The U.S., like most of the world, is in the throes of a pandemic that has led to collapsing stock prices, plunging retail sales, and surging unemployment. With COVID-19 threatening the lives of millions and impacting every aspect of our daily lives and the global economy, is this the time to think about public investments in the education of young children?
The answer is yes.
Educational opportunities prior to kindergarten lay a foundation for later success in school and life. Attending preschool can have significant long-term benefits, such as higher educational attainment, less delinquency and crime, greater lifetime earnings, and better adult health. But access to these and other early learning opportunities is highly unequal. By kindergarten entry, children in low-income families are 12 months behind children from families with higher incomes in reading and math. High-quality public preschool education—programs that have highly-trained teachers who engage children in well-planned interactions—can greatly offset these income-related disadvantages by an estimated 41% in reading, and 27% in math.
Unfortunately, many children lack access to early education. While preschool participation is near universal for children in higher-income families, it is far less common for children in low- and middle-income families. In 2016, Head Start, a federal preschool program, reached just four of 10 children in poverty. While state-funded prekindergarten programs serve many more children, 55% of 3- and 4-year-olds in families with incomes below $30,000 did not attend any preschool program in 2018.
If history is any indication, the pandemic’s economic impact will threaten the already precarious state support for early education. States responded to the Great Recession with deep cuts to preschool programs: Average state spending per child fell from $5,191 in 2008 to $4,348 in 2014. Progress on enrollment came to a standstill, shutting the door to preschool for countless children across the U.S. just as the Great Recession drove up child poverty rates and increased the number of children eligible for public preschool programs.
Preschool education has yet to fully recover. While state spending per child increased in 2019, it remained below the 2007 levels (prior to the funding cuts).
If we fail to learn from history, millions of children living through the pandemic will again be denied a high-quality preschool education, permanently stunting long-term progress for many. State-funded preschool programs, which now serve more than 1.6 million children a year, will not only need to expand to meet increased demand as recession causes families’ incomes to decline, they’ll also need to ensure their programs deliver the educational quality required for long-term benefits to children and taxpayers.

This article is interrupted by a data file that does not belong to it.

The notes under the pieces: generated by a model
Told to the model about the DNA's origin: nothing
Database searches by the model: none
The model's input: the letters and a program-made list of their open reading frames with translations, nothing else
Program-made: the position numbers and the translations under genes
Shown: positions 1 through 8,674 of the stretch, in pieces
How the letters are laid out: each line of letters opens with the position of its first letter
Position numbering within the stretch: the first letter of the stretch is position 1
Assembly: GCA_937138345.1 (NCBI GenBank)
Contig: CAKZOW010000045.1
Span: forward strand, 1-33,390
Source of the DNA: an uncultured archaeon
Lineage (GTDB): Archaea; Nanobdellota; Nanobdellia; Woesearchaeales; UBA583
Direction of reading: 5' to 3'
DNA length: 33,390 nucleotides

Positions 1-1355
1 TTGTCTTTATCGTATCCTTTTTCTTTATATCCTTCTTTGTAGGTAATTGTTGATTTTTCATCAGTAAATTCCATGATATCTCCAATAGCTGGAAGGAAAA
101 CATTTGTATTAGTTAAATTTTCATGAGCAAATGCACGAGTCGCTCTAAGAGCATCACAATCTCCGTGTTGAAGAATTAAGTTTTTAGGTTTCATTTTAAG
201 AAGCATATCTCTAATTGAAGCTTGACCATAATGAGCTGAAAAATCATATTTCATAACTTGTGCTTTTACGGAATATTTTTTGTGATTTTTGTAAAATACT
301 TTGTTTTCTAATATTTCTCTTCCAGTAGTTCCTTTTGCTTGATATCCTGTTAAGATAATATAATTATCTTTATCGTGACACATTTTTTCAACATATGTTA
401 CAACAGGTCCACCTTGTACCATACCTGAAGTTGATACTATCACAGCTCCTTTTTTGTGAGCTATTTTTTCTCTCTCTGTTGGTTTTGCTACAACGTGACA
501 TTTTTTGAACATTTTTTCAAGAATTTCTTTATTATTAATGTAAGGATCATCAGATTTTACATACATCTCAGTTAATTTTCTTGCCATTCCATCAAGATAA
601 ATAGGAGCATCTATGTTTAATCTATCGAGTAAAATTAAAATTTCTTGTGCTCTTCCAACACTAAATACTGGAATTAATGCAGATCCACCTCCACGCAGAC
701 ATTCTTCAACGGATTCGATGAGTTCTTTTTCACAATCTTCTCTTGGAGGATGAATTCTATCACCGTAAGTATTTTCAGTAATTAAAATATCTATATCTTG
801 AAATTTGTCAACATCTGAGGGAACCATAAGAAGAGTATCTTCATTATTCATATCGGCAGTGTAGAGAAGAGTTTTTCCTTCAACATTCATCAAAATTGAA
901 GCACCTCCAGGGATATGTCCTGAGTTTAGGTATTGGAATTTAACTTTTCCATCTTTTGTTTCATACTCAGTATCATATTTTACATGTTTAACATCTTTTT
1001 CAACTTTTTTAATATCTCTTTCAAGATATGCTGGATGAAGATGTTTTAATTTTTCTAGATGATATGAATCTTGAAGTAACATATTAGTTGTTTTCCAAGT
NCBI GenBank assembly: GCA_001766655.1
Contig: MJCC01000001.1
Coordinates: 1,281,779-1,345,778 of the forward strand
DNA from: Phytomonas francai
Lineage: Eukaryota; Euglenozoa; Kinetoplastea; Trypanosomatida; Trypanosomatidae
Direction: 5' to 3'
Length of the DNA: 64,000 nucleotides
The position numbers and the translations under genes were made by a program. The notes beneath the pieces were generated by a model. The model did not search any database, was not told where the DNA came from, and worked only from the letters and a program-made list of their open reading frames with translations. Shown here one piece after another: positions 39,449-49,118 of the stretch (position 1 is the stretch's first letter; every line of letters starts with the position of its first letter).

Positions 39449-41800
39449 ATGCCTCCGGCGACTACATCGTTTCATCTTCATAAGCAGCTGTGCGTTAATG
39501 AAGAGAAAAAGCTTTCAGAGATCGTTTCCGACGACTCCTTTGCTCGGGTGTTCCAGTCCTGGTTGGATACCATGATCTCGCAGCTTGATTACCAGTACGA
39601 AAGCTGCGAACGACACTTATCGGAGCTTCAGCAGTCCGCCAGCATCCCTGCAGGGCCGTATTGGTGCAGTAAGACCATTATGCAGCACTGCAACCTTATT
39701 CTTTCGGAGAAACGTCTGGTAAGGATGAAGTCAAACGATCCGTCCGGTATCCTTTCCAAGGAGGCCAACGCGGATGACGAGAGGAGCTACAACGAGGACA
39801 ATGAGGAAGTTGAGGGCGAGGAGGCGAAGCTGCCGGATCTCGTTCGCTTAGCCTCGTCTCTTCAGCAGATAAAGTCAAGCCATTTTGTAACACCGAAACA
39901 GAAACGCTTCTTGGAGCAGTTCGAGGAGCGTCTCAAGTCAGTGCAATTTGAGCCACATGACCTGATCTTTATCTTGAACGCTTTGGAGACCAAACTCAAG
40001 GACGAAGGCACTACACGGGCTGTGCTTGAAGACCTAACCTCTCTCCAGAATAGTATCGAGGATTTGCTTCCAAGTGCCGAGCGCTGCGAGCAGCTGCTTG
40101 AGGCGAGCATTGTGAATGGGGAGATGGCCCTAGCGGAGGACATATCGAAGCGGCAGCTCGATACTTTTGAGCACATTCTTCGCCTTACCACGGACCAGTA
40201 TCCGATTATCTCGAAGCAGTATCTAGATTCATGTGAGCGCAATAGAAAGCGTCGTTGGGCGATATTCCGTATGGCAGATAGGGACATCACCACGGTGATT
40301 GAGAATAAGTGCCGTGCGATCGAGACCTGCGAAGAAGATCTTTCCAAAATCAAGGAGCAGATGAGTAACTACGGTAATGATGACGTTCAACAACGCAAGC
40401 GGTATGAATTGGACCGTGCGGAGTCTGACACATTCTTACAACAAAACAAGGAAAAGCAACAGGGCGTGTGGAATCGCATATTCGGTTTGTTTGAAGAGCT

States and the federal government can take three steps now to avoid the mistakes made 12 years ago.
First, the federal government must provide funding to stabilize and expand state preschool programs. This should be conditional on the programs meeting high-quality standards with proven effectiveness and the maintenance of the same level of state funding so that federal dollars do not lead to an even greater reduction.
An investment of around $1 to 2 billion this year and next can help preserve quality preschool education. It also will put more people to work providing a future benefit to business and taxpayers. Around 90% of each prekindergarten dollar goes back into the workforce, according to a 2018 report.
Second, improve policy coordination between federal and state preschool programs to actively recruit and better serve preschoolers living in poverty. A 2016 survey revealed that 40% of children in families with annual incomes below $10,000 did not attend even one year of preschool, public or private. Children in low-income families, especially those living in deep poverty, should have access to a high-quality early education that prepares them for future success. For example, Head Start and state preschool programs could coordinate on the location of new providers to target underserved communities and ensure those in poverty are served before moving on to serve others.
Third, both federal and state governments should jointly plan and develop remote learning curricula, summer catch-up programs, and designs for the new normal when classrooms reopen. During this pandemic, many teachers have been left entirely on their own to develop remote education for young children and plan for the future—but they shouldn’t be.
These are hardly giant steps. The necessary investment is less than 1% of the $500 billion for state and local government proposed by Senators Bob Menendez (D-N.J.) and Bill Cassidy (R-La.).
Moreover, there is no investment with a higher long-term potential payoff—if we get it right.
Steven Barnett is an economist, Board of Governors Professor of Education, and founding co-director of the National Institute for Early Education Research at the Rutgers Graduate School of Education.
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